Look at this beast we found in the long grass – it’s an Elephant Hawkmoth caterpillar. Those ‘eye spots’ are supposed to scare off predators apparently. Continue reading “Elephant Hawk Moth Caterpillar”
This year’s Big Butterfly Count is coming to a close – though you can still post sightings until the end of the month.
All you have to do is enjoy a cup of tea for 15 mins and count what you see – the maximum number of each species you can see at any one time. Continue reading “Butterfly counts”
George spotted this moth in Exeter when he was practicing parkour in the Cathedral and Quay car park. He snapped it on his phone. We weren’t going to bother looking it up, convinced it was bound to be called a zebra moth. But hey – a quick look in the book showed we were wrong. Continue reading “Zebra or a tiger?”
We’re just back from this summer’s Dartmoor adventure – a walk across the North Moor with an overnight in the middle. Maggie did it with George when he was ten, so now it’s Euan’s turn. We picked a slightly longer route this time, and didn’t do ourselves any favours with the terrain, which was hard going for fairly long stretches. But we made it! Continue reading “Dartmoor: Okehampton to Two Bridges”
Fingle Bridge woods makes a lovely walk with a great pub for lunch or a snack. It’s about 19 miles from the eco lodges and combines well with Castle Drogo. In fact, the National Trust’s Castle Drogo land goes all the way to Fingle Bridge, and meets up with Woodland Trust land. It’s now under joint management. Continue reading “A walk at Fingle Bridge”
It’s always greyer inside than out, even when it rains. Today’s bike ride was primarily to gain preemptive absolution for Friday night snacks and drinks – but it was worth it. There was a sparrow hawk sitting on a wall, meadow sweet in the hedges, and deer in the far corner of a field. #30DaysWild No. 30 – and that’s it for this year.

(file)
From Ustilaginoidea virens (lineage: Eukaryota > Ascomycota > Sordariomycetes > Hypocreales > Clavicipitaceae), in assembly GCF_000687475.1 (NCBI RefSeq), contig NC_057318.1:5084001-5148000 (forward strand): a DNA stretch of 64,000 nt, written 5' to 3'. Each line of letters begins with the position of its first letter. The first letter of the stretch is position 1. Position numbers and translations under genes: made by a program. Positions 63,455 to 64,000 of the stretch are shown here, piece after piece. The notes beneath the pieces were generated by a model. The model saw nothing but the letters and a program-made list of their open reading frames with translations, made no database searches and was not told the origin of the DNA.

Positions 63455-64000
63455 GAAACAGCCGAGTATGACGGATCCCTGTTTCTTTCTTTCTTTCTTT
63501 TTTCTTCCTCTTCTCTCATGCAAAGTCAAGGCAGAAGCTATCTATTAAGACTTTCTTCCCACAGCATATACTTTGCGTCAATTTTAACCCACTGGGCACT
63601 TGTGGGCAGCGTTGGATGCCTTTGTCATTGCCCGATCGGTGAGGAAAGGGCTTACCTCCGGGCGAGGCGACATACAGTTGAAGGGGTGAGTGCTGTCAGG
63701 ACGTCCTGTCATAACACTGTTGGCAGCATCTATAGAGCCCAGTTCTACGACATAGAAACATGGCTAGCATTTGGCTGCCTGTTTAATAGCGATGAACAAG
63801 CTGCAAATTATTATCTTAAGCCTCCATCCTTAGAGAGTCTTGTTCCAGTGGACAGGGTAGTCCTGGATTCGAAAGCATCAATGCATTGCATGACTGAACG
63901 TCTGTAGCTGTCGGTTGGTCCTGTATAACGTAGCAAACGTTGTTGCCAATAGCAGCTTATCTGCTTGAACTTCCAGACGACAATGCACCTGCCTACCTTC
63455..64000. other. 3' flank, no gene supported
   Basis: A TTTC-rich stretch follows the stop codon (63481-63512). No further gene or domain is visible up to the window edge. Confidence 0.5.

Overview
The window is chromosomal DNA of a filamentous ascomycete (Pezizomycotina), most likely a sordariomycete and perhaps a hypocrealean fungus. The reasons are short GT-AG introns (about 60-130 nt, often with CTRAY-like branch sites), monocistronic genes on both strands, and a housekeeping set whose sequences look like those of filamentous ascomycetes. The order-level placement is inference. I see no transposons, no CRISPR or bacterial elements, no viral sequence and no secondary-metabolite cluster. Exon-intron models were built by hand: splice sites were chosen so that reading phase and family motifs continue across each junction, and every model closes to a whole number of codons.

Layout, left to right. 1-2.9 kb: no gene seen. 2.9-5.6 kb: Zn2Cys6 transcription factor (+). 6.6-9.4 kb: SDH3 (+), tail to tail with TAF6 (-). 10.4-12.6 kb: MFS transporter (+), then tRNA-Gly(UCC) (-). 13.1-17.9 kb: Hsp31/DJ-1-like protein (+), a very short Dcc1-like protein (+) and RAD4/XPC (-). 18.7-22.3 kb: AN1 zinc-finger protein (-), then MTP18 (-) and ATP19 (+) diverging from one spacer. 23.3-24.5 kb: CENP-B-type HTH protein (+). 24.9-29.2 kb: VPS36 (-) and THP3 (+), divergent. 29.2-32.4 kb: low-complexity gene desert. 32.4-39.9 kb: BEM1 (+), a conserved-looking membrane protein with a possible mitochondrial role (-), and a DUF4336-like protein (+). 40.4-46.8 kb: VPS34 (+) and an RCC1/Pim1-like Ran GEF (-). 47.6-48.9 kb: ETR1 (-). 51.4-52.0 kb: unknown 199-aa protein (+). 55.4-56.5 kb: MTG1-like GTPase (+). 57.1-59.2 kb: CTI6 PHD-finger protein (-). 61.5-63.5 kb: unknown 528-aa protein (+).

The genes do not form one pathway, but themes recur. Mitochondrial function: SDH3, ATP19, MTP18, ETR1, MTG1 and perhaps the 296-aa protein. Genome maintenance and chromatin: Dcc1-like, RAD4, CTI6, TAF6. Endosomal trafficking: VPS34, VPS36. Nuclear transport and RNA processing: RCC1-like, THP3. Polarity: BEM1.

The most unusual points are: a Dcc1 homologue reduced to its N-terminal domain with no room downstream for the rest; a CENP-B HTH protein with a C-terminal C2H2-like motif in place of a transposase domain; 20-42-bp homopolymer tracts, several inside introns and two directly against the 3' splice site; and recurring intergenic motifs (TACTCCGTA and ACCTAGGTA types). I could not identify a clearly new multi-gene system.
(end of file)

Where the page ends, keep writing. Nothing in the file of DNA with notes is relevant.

Hmmm, well it’s one of those days when you have to look for the silver lining. Frogs must must be loving it though…
#30DaysWild No. 27. Ringlets are everywhere at the moment – it’s butterfly city out there. It’s one of the main reasons we leave so much long grass (well, that and because it cuts down on the mowing). Continue reading “Ringlets in the meadow: 30 Days Wild No. 27”
#30DaysWild Random act of wildness No. 26. Ian has been wielding the hedge trimmer in a wildish but not entirely random way – trimming back vegetation under and alongside the line of the electric fence. It’s so we can get the cows back onto Popehouse Moor. Continue reading “Wildish hedge trimming: 30 Days Wild No. 26”
#30DaysWild No. 25. Our annual thank you to Emma Miranda Smith, who shared her Elderflower champagne recipe with us a few years ago: Continue reading “Champagne time!”
Today’s random act of wildness – releasing a moth while cleaning! #30DaysWild No. 24 Continue reading “Moth moment: 30 Days Wild No. 24”
Today’s ‘random act of wildness’ was to take a moment to notice what we’ve achieved with wildflowers (down by the wildlife pond) and then to collect oxeye daisy seeds from the early flowers in the poly tunnel and spread them about the newly cut patch in front of Beech Lodge. This time next year – who knows. Maybe we’ll have a brand new band of flowers. #30DaysWild No. 22.
Hmmm… Maybe a BBQ for four in Euan’s personal treehouse wasn’t an entirely sensible thing to do. But then it’s #30DaysWild not 30 days sensible. And you have to do something to mark the solstice don’t you.